Every year, one-third of the food produced globally for human consumption — about 1.3 billion metric tons — gets lost or wasted. If just a quarter of this amount could be saved, it would be enough to feed 870 million hungry people in the world, essentially eliminating hunger.
Too Good to Go is an app that tries to fix the misalignment between supply and demand by connecting restaurants, bakeries, cafes, and markets to neighborhood residents. It's debuting in the United States with a launch in New York City on Sept. 29, coinciding with the first annual International Day of Awareness of Food Loss and Waste.
“People are not aware of the amount of food we throw away today,” co-founder Lucie Basch told Global Citizen. “That’s why for me it became really important to put food waste in the middle of the conversation again, so that people would hear about the issue, but even more important, know that they are part of the solution.”
Too Good to Go offers customers the chance to pick up meals for a third of the normal price at the end of the day when shops have surplus food that would otherwise be tossed, presenting a win-win situation for most people.
The app also provides individuals and shops the opportunity to fight climate change with each saved meal, as food that ends up in the landfills generates methane, a greenhouse gas that can be up to 86 times more powerful than carbon dioxide.
“The meal ends up in the stomach instead of in the bin,” Basch said. “That’s where the magic comes from — it’s simple, but it makes sense, and it makes a difference.”
Founded in Denmark in 2016, Too Good to Go has achieved widespread success across Europe, where it has built a community of 40,000 partner shops in 15 countries. Collectively, the app’s users have saved more than 43 million meals so far.
By focusing on Europe and North America, Too Good to Go is targeting the regions that produce the most food waste. Every year, food losses and waste in industrialized countries are more than double the amount in developing countries. In fact, consumers in rich countries waste almost as much food as the entire net food production of sub-Saharan Africa — around 230 million metric tons, according to the United Nations.
With its launch Tuesday in New York, and next week in Boston, Too Good to Go is expanding its influence to the US, one of the world’s largest food-wasting countries, where up to 40% of food is never eaten.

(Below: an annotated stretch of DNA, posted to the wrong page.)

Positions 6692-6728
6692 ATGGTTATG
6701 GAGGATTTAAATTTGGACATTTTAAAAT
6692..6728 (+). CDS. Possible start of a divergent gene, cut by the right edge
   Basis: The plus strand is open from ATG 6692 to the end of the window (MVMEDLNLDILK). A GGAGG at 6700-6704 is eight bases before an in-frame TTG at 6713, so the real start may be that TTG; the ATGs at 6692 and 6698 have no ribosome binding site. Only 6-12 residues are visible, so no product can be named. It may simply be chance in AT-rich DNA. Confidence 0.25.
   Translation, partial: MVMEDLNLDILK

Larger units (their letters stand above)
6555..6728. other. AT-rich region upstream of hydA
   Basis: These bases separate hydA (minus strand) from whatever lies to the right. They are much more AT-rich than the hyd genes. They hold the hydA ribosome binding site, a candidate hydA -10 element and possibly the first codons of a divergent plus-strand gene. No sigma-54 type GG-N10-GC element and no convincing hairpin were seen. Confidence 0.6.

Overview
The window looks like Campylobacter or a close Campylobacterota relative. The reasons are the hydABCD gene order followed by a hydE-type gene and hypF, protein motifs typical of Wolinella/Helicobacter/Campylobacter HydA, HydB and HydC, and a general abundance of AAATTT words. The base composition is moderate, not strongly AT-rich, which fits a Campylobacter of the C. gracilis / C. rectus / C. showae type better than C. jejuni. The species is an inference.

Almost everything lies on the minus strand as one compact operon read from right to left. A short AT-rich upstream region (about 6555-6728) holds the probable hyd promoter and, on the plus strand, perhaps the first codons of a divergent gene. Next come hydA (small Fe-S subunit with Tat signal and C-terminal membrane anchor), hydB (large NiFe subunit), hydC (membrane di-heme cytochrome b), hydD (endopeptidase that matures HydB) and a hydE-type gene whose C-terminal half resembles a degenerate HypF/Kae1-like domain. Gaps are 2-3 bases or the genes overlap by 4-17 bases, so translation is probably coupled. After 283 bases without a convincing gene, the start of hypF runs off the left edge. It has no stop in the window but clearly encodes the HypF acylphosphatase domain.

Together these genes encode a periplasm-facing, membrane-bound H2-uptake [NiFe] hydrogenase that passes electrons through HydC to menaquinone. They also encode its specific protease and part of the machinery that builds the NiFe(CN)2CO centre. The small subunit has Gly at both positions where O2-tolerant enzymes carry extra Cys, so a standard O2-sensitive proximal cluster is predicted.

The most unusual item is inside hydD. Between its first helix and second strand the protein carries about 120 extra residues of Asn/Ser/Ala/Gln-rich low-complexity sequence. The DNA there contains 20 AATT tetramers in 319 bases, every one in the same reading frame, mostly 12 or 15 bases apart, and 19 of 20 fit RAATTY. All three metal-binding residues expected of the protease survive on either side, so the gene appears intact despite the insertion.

“The mission for Too Good to Go is to build a global movement for fighting food waste,” Basch said. “We knew that if we wanted to have a global impact, we would need to go to the US at some point.”
In New York, nearly 200 restaurants and shops have already signed up as Too Good to Go partners. The list includes NYC classics such as Black Seed Bagel, Prince St. Pizza, and Breads Bakery, as well as higher-end restaurants and cafés such as Brooklyn Fare, Ladurée Soho, and Tartinery.
Fernando Aciar’s O Cafe is one of the partners in New York. The Brazilian coffee shop in Manhattan’s East Village already minimizes waste through composting and saving products like milk to create ricotta, but sometimes it will have sandwiches and pastries left over at the end of the day. Aciar said he joined Too Good to Go not only because it shared his values, but also to reach more customers who have a sustainable mindset.
“People always look for a deal,” Aciar told Global Citizen. “And if you have a good deal with good food, why not?”
It’s an attractive set-up, especially in a city like New York with high prices for everything from coffee to produce. By building this global platform of consumers through the app — which according to Basch has some 20 million users — Too Good to Go now has the chance to push its users to take action beyond purchasing surplus food.
In 2019, the organization set out to start a series of campaigns that deal with date labelling on food products. The campaigns encouraged manufacturers, retailers, and governments to better inform people about the meaning of use by, best before, and sell by dates so that food isn’t thrown out when it’s still edible.
Too Good to Go also collaborates with charities like Rethink Food and the Greater Boston Food Bank to make sure that the app targets shops outside of the charities’ realms and functions in a way that is most effective.
The original plan for Too Good to Go’s expansion had been to launch in the US on March 18, but because COVID-19 disrupted travel plans, business operations, and consumer habits, the date was postponed.
As the pandemic forced restaurants, hotels, and schools to close in the US, farmers ended up destroying tens of millions of pounds of fresh food that they could no longer sell, causing a surge in food waste. At the same time, 1 in 8 households in the US now struggle to get food, with Black and Hispanic families twice as likely to experience food insecurity as white families.
Although cases in the US continue to rise, topping 7 million this past weekend, Too Good to Go realized that there was an urgent need to introduce the app to the US market now rather than later.
“Food waste is still a massive issue, maybe even more so today,” Basch said. “In a way, people should be gaining more and more consciousness that we need to do something for the planet, and we need to all contribute to what we want society to be in the future. Now is the perfect time because people want to make a difference.”